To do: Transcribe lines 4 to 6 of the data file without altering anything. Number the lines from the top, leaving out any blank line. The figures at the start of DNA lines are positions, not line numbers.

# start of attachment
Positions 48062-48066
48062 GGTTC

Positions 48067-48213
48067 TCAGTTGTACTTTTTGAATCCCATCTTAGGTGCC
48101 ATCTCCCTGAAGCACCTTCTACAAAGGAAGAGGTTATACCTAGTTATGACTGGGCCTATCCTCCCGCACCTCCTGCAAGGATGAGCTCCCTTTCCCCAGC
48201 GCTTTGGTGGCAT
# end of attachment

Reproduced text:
48067 TCAGTTGTACTTTTTGAATCCCATCTTAGGTGCC
48101 ATCTCCCTGAAGCACCTTCTACAAAGGAAGAGGTTATACCTAGTTATGACTGGGCCTATCCTCCCGCACCTCCTGCAAGGATGAGCTCCCTTTCCCCAGC
48201 GCTTTGGTGGCAT